The gospel is about receiving compassion; school is about earning grades.
The gospel is about resting in the power of Christ in failure; school is about trying to avoid the shame of failure.
The gospel is about acceptance in Christ regardless of performance; school is about gaining acceptance because of performance.
Skilled and loving teachers and parents will work hard to bridge the gap illustrated by these comparisons. However, it is important to grasp that no matter how sincere one’s efforts may be, children can easily think that performance is more important than the gospel.
There is a biblical balance to be deployed when considering the tension between the gospel and performance. The balance is found in believing that children are a gift from the Lord and that they are disciplined and trained in love because they are accepted as God’s blessing.
A child’s performance can never be allowed to be the basis of his acceptance as a person. Here are two passages which illustrate this truth:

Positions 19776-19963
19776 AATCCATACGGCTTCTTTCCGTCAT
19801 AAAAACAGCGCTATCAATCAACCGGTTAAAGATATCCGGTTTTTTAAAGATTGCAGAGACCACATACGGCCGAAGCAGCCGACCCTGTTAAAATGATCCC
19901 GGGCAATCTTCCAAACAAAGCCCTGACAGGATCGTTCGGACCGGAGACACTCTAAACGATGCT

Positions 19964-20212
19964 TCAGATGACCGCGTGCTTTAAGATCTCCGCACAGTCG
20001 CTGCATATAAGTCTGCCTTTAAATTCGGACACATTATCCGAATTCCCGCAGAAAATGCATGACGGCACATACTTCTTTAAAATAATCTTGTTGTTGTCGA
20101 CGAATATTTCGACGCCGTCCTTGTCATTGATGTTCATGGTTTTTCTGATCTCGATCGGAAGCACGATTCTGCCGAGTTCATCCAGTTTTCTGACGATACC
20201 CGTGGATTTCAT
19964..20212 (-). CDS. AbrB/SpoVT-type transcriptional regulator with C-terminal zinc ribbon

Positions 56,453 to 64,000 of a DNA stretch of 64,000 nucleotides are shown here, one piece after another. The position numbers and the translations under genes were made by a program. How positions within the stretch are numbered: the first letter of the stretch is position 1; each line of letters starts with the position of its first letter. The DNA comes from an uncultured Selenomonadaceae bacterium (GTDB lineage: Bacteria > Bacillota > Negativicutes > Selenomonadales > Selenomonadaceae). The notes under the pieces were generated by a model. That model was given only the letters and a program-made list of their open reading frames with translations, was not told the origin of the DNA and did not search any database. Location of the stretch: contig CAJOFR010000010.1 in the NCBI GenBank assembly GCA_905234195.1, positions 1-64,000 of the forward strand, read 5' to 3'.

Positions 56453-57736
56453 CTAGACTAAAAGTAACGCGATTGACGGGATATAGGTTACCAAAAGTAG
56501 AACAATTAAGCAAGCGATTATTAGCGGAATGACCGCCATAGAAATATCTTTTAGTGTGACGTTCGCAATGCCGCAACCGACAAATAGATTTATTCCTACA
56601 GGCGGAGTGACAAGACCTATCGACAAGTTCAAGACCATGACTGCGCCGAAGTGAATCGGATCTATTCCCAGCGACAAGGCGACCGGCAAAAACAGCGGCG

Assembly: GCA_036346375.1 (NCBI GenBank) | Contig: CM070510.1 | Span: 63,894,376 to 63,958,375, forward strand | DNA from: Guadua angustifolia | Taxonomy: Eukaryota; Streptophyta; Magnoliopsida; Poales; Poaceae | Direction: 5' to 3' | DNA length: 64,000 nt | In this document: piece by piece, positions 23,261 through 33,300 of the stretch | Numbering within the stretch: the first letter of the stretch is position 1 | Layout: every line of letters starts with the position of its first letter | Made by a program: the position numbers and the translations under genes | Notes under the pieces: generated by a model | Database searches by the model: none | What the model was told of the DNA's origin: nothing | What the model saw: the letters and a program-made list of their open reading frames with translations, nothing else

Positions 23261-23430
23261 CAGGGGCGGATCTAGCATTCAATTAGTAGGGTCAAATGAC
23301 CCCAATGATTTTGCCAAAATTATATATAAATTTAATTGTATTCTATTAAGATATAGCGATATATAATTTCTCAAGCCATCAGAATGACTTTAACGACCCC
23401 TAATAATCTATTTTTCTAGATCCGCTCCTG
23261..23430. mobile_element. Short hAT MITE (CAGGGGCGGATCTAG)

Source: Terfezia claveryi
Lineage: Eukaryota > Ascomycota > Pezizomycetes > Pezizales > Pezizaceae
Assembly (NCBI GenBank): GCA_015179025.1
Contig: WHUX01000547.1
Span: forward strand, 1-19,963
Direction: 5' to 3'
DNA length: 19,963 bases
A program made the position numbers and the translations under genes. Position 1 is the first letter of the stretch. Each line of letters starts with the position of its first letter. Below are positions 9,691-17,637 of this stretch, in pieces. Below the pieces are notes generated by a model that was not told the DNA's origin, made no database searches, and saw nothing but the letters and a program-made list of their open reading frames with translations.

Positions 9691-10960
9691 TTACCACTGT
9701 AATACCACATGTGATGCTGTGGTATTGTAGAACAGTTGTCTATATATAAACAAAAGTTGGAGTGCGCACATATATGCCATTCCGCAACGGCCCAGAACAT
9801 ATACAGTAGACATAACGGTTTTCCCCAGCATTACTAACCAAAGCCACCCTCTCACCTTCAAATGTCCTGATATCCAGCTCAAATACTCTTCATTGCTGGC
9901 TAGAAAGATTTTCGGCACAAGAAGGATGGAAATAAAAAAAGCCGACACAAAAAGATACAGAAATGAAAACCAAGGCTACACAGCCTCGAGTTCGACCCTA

Children are a gift from the Lord; they are a reward from him. (Psalm 127:3)
My son, do not despise the Lord’s discipline, and do not resent his rebuke,
because the Lord disciplines those he loves, as a father the son he delights in. (Proverbs 3:11-12)
The psalmist is clear, children are a blessing, a reward from God. And the Proverbs are equally clear. Children are to be disciplined in love and in delight. A failure to perform well in school, or in any other area for that matter, is a cause for training and correction. But this correction must not be done at the cost of acceptance or a perception of a lack of worth.
Evaluating performance is not the true measure of a child’s worth. No child can bear the weight of thinking he has to measure up to a standard in order to be accepted. Academic struggles are not a measure of worth. Neither is academic excellence. Do your children know this? The Lord disciplines you without condemnation. Do your children have the same assurance? Do they know they are loved by parents who have been forgiven, by parents who treat them as God’s precious gift, regardless of their performance?
The gospel and school. There is a disconnect, but it doesn’t have to exist. Regard children as a precious gift from God, especially when they are not very lovable. And then engage in correction because you delight in them. In this way you can connect the wonder of the gospel with benefits of school!